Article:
Abe to Call Snap Elections

Abe to Call Snap Elections Abe to Call Snap Elections

Japanese Prime Minister Shinzo Abe will postpone a planned tax increase and call a general election for December, a newspaper said on Wednesday, in an effort to lock in his grip on power before his voter ratings suffer a slide, according to Reuters.

No election need be called until 2016, but political insiders said Abe, whose support is relatively robust but falling, might seek to renew his mandate for another four years before taking unpopular steps such as restarting nuclear reactors and passing legislation to allow Japanese troops to fight abroad for the first time since World War Two.

“This will be an election without a cause,” said one coalition lawmaker, adding it would make more sense to seek a new mandate if Abe were to proceed with the tax hike, which most voters oppose. He said that possibility couldn’t be ruled out.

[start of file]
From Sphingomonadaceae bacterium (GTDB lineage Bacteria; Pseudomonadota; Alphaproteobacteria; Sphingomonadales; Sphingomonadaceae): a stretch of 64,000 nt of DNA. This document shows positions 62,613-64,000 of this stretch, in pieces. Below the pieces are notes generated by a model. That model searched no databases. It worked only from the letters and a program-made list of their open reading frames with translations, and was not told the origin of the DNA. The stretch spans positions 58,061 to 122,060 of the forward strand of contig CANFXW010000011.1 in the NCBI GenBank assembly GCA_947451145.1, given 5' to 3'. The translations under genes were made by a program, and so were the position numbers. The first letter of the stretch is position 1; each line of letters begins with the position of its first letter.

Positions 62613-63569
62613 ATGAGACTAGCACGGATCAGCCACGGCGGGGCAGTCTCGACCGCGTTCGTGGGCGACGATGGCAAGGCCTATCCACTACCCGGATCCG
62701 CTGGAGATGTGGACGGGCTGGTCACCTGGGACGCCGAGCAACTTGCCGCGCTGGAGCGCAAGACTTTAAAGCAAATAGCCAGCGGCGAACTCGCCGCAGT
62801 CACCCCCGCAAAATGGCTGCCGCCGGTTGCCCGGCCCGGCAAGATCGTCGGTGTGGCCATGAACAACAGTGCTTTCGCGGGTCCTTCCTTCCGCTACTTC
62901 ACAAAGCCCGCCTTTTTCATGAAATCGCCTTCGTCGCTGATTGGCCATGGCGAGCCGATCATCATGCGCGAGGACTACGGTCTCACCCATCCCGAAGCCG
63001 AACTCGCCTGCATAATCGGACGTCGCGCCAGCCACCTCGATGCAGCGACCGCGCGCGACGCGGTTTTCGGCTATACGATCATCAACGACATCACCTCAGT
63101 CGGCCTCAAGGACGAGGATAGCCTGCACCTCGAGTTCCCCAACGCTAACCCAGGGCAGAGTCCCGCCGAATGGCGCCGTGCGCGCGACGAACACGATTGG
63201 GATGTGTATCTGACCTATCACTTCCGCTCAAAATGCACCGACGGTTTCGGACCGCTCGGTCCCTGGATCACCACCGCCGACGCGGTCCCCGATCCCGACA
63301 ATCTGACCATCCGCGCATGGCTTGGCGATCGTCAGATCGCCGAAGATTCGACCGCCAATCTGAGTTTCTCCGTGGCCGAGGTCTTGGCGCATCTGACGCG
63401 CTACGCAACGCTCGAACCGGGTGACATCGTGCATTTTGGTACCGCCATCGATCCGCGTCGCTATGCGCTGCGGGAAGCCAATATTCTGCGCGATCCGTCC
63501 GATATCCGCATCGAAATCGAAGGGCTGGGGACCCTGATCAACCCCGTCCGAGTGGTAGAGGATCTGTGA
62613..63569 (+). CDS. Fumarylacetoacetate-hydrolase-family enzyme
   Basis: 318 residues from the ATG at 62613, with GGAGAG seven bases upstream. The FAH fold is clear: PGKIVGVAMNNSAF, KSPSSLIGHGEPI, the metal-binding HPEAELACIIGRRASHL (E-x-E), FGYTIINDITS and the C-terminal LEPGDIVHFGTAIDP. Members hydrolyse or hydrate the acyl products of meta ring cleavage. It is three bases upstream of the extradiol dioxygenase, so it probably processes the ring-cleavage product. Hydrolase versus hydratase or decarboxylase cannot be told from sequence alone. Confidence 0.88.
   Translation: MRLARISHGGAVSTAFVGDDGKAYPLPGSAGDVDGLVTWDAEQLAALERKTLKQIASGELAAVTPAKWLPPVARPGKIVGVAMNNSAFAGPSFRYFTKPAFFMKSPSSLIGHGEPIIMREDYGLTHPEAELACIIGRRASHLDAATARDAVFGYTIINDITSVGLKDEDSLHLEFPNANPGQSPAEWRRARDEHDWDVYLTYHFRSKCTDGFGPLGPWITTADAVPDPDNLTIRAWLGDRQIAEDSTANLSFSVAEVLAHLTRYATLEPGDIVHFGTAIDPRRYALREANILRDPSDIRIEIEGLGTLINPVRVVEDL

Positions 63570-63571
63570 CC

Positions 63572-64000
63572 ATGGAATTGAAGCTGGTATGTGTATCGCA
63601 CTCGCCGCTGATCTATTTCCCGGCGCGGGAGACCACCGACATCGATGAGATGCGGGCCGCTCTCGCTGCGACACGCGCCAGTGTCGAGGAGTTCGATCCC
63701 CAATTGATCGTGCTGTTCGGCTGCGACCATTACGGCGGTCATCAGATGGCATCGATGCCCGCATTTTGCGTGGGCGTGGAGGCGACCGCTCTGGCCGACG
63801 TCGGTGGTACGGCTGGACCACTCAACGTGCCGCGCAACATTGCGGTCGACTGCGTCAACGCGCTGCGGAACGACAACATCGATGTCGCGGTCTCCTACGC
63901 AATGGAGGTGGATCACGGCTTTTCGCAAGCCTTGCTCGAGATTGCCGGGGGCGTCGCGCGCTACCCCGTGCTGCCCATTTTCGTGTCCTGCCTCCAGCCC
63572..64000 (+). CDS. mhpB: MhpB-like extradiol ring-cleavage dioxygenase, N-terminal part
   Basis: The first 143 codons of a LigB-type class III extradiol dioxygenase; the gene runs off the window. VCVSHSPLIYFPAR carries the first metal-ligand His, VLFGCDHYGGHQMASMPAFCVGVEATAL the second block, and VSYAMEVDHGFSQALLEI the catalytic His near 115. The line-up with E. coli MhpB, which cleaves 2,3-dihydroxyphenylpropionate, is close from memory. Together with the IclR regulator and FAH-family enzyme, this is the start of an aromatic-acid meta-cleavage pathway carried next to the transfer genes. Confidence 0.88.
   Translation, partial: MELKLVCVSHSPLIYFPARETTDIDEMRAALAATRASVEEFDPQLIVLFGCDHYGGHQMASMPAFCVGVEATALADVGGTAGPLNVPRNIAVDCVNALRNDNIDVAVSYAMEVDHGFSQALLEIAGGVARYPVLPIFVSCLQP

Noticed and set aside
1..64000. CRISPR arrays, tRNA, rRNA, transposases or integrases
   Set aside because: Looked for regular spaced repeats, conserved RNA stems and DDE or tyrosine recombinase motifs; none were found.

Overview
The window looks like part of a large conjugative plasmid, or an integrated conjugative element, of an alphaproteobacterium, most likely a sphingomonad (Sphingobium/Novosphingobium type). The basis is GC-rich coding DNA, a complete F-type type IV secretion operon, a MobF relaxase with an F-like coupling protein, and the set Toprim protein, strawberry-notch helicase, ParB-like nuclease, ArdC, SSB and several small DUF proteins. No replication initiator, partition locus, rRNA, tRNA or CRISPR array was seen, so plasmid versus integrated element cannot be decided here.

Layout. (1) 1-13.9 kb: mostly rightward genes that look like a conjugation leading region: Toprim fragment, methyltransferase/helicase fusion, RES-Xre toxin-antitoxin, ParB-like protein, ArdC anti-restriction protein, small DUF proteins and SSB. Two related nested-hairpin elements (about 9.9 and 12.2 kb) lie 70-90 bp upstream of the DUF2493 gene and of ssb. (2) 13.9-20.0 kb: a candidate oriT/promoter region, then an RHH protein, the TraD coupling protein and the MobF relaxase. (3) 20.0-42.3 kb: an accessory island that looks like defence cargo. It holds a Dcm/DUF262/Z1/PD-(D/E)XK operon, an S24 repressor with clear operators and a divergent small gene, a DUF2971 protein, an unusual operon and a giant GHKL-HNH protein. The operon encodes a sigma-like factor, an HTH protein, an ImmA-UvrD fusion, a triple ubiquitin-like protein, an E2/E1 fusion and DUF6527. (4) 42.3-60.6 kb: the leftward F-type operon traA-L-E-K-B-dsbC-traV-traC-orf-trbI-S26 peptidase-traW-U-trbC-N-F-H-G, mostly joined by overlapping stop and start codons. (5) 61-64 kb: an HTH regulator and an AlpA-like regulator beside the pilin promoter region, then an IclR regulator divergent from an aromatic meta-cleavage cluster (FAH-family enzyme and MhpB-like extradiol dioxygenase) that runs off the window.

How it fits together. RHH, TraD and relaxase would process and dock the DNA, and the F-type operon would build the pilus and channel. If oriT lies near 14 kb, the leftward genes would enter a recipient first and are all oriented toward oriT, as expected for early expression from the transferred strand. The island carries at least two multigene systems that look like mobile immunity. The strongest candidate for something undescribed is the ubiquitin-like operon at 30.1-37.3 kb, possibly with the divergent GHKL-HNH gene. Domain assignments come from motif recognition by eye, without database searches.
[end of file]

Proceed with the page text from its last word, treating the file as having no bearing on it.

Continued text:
Abe’s Liberal Democratic Party-led (LDP) coalition has almost no chance of losing its lower house majority given the weakness of the opposition camp, but could fall short of the two-thirds it has now, politicians said.


Meanwhile, a Japanese man died after setting himself on fire in a downtown Tokyo park in an apparent protest against the country’s shift away from postwar pacifism under Shinzo Abe, NHK national television said on Wednesday.

Abe’s cabinet in July freed up constraints that had kept the military from fighting abroad, in a major political victory, although one widely opposed by voters.

Police responding to an emergency call on Tuesday night found the man on fire in Hibiya Park, which is near parliament and government offices. He was pronounced dead soon after being taken to hospital.

A video camera recording was found nearby, along with a letter to Abe and the heads of both houses of parliament protesting the easing of the curbs on the military, NHK said.

In June, a man set himself on fire at a busy Tokyo intersection in front of hundreds of bystanders to protest impending approval of the change.

Legislation still needs to be passed to enable the defense changes, against which thousands protested. They are among several unpopular issues Abe confronts next year in the face of declining support.